Leslie Lamport said
“If you think you understand something, and don’t write down your ideas, you only think you’re thinking.” I agree wholeheartedly. I often think “Oh, I get this” and then go to write it down and find all kinds of holes in my understanding. I write to understand. Consequently, I write my blog for me. But I hope you get something out of it too!
I started blogging in May 2002
, twenty years ago today. I’d been thinking about blogging for about a year before that, but hadn’t found the right tool. Jon Udell
, who I didn’t know then, mentioned his blog in an InfoWorld column. He was using Dave Winer’s Radio Userland
, so I downloaded it and started writing. At the time I was CIO for the State of Utah, so I garnered a bit of noteriety as a C-level blogger. And I had plenty of things to blog about.
Later, I moved to MovableType
and then, like many developers who blog, wrote my own blogging system
. I was tired of the complexity of blogging platforms that required a database. I didn’t want the hassle. I write the body of each post using Emacs using custom macros I created. Then my blogging system generates pages from the bodies using a collection of templates. I use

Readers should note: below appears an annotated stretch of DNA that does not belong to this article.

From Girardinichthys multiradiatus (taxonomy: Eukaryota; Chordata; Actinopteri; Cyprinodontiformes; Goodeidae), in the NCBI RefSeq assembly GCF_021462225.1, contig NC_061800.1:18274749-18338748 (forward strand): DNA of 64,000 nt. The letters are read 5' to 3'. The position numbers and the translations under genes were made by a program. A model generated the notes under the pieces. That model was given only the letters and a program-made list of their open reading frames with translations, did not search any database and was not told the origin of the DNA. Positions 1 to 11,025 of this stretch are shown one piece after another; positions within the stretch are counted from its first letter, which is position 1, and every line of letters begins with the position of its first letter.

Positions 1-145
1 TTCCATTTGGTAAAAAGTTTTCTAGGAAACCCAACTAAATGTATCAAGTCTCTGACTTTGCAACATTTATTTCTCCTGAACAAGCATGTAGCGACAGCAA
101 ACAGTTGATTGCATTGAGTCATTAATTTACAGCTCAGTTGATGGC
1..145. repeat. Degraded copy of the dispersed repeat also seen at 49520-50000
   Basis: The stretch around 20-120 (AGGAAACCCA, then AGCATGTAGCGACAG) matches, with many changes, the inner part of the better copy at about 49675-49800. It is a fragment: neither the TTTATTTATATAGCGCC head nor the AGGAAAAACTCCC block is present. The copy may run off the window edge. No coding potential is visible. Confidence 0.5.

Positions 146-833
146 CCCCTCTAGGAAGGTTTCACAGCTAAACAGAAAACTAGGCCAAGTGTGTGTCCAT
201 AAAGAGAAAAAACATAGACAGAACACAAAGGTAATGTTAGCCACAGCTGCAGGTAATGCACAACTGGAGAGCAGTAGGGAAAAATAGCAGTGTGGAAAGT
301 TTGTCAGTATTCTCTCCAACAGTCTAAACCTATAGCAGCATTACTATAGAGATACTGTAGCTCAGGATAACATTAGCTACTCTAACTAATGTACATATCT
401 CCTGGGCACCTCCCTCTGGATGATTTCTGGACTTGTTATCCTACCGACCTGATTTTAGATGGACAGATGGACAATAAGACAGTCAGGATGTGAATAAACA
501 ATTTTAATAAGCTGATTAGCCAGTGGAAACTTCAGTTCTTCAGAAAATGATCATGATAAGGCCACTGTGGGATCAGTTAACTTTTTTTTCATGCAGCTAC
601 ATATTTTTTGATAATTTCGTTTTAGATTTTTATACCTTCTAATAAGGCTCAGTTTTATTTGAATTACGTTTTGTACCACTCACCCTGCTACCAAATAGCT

to push them up to my server on AWS. Simple, fast, and completely under my control.
, another good friend who I met through blogging, says you can make money from
your blog or because
of it. I’m definately in the latter camp. Because I write for me, I don’t want to do the things necessary to grow an audience and make my blog pay. But my life and bank account are richer because I blog. Jon, Dave, and Doc are just a few of countless friends I’ve made blogging. I wouldn’t have written my first book
if Doug Kaye
, another blogging friend, hadn’t suggested it. I wouldn’t have started Internet Identity Workshop
or been the Executive Producer of IT Conversations
. I documented the process of creating
my second startup, Kynetx
on my blog. And, of course, I’ve written a bit (402 posts so far, almost 10% of the total) on identity
. I’ve been invited to speak, write, consult, and travel because of what I write.
After 20 years, blogging has become a way of life. I think about things to write all the time. I can’t imagine not blogging. Obviously, I recommend it. You’ll become a better writer if you blog regularly. And you’ll better understand what you write about. Get a domain name so you can move it, because you will. And you don’t want to lose what you’ve written. You may not build a brand, but you’ll build yourself and that’s the ultimate reward for blogging.